DOWNTOWN — Downtown condos can be hard to find … unless you’re looking in Trump Tower.
There were 62 condominiums listed for sale in the Trump International Hotel & Tower at 401 N. Wabash Ave. as of Friday afternoon. Take away the 14 listed "hotel-condos" likely owned by investors, and the tower still has double or triple the number of active listings of any other comparable condo building in Downtown Chicago.
"Nobody has 60 units on the market," said Gail Lissner, vice president of Chicago-based real estate consulting firm Appraisal Research Counselors. "This is enormous."
Downtown condo prices have rebounded since the recession, and March marks the early days of the annual spring selling season when well-heeled homebuyers search for new homes. The stock market has mostly been up since the start of the year.
But 62 listings is unusually high for just one building, especially one that isn't selling new condos anymore. The Trump Organization reported selling its last developer-owned condo in 2014, Lissner said.
The number of listings in Trump dwarfs those in comparable luxury condo towers such as Lake Point Tower (which had 14 active listings Friday), 340 On The Park (13), The Heritage at Millennium Park (6), 600 N. Lake Shore Drive (23) and the John Hancock Center (25).
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Some of those buildings, such as the Hancock, have many more total units than the 468 in Trump Tower, too. Tuesday's data from the local multiple listing service shows 13 percent of the condos in Trump Tower are for sale.
It's unclear why so many people who own condos in Trump Tower are trying to sell right now. The tower has been the site of constant political protests and other events for months, but many of the Trump residents who recently put their homes on the market say neither Donald Trump nor the protests were factors in their decisions to sell.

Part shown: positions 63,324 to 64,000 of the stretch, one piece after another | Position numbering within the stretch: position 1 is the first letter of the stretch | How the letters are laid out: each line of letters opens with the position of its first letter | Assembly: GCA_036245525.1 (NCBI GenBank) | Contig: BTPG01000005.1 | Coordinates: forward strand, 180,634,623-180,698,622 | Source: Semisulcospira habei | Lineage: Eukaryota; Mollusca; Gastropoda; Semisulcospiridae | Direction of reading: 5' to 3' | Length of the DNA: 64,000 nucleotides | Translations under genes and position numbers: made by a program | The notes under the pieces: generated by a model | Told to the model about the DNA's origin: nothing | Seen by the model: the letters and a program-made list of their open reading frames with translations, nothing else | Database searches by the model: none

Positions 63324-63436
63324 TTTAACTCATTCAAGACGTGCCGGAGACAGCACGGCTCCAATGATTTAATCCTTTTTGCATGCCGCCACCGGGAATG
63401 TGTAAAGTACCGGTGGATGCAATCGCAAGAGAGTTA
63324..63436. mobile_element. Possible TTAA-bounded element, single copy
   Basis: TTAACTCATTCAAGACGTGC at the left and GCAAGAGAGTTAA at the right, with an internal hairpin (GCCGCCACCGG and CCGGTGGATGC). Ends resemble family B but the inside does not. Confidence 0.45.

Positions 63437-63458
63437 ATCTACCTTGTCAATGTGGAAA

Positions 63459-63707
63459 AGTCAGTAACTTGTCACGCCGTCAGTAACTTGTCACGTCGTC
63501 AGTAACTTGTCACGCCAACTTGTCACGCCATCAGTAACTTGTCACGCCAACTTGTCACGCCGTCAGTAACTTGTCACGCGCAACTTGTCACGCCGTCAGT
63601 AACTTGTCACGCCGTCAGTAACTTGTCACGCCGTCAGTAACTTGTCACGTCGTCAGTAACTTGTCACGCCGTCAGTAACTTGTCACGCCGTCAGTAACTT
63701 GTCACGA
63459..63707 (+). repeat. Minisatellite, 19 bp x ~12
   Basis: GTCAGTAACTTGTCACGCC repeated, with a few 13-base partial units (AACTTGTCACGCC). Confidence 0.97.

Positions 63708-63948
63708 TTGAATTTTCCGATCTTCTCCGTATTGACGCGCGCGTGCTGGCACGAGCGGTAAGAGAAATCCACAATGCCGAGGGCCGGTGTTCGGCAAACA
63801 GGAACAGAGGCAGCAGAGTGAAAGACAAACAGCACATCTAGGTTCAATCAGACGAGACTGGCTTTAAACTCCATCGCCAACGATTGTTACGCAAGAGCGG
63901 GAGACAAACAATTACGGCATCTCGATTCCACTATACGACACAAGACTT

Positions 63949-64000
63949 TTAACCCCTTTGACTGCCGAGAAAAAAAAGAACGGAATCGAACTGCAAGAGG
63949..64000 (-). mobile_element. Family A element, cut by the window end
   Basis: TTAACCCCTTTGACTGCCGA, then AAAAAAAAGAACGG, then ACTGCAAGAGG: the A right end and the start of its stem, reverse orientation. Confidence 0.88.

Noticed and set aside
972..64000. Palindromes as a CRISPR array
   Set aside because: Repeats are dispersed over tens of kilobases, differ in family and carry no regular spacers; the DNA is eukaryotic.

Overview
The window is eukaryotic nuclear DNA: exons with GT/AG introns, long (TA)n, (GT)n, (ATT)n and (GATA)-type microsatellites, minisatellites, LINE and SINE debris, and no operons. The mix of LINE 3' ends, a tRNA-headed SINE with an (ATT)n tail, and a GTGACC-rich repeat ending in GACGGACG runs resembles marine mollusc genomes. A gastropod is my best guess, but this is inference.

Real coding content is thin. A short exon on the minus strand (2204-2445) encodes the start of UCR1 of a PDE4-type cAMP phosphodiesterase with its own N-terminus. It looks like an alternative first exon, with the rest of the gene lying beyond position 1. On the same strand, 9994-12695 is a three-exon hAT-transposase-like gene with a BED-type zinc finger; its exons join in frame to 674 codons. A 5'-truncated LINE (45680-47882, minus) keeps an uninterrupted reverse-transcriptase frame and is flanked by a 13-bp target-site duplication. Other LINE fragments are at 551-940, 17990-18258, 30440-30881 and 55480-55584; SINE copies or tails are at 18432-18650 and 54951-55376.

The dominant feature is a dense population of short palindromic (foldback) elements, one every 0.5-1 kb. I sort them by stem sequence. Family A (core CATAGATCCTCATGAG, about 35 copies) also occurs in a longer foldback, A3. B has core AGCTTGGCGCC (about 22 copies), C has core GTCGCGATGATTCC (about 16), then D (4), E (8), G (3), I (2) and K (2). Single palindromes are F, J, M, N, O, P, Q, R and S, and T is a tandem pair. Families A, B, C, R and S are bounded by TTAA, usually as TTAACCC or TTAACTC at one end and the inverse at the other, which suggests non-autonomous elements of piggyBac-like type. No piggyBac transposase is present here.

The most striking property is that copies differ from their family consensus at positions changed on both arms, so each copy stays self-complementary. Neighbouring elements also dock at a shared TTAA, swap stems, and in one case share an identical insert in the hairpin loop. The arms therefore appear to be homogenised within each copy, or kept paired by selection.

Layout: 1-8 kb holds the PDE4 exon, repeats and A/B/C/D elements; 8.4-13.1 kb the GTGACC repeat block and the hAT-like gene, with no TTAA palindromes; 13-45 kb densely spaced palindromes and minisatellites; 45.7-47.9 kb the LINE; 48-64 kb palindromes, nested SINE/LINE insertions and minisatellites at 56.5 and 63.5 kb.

"Not really, no," said Dr. S. Javed Shirazi, a south suburban oncologist who's asking $3.5 million for a three-bedroom condo on the tower's 66th floor. "It's just a change in lifestyle."
Jose Luis Prado, chairman and CEO of Chicago-based Evan's Food, said his family is growing and needs to move out of the 40th-floor condo he's listing for $2.05 million. Kim Jones, a real estate agent who lives in the tower, said she plans to sell her combined two-unit condo for nearly $5.5 million so she can "downsize" to a smaller condo in the tower.
There are 62 condominiums for sale in Trump Tower. That's double or triple the number of listings in comparable buildings. [Shutterstock/VHT]
"It's the best building in the city to live in," Jones said.
But people trying to sell their their homes also tend not to volunteer anything negative.
The number of listings in Trump Tower is rising this spring as sales in the building fall. Lissner said 34 Trump condos changed hands last year, down from 56 sales in 2015. Among the Trump condos languishing on the market: the two-bedroom condo Blackhawks star Patrick Kane listed last year for $2.15 million.
"People have never really felt neutral about the Trump name," Lissner said, even when Trump was a relatively innocuous TV star pitching his 98-story tower on the Chicago River in the mid-2000s. Chicagoans were either attracted to or repelled by the Trump brand then, Lissner said. Feelings deepened when Trump put up a polarizing 20-foot-tall sign in 2014 and when he embarked on his run for the presidency.
The Tribune in late 2015 quoted several Trump residents who were "embarrassed" by their association with Trump.
At least one Trump owner said some of her neighbors are listing because they don't want to be associated with the Trump brand: Jacqueline Goldberg, a 90-year-old Evanston woman who lost a lawsuit to Trump in 2013 after accusing him of a "bait-and-switch."
Goldberg now is asking $2.5 million for her two-bedroom, 48th-floor condo in Trump Tower after listing it for $3.25 million last year.
"There has to be another reason why these things are on sale," Goldberg said. "I hate to think that it’s because [the tower's] got his name on it, but I can't see another reason."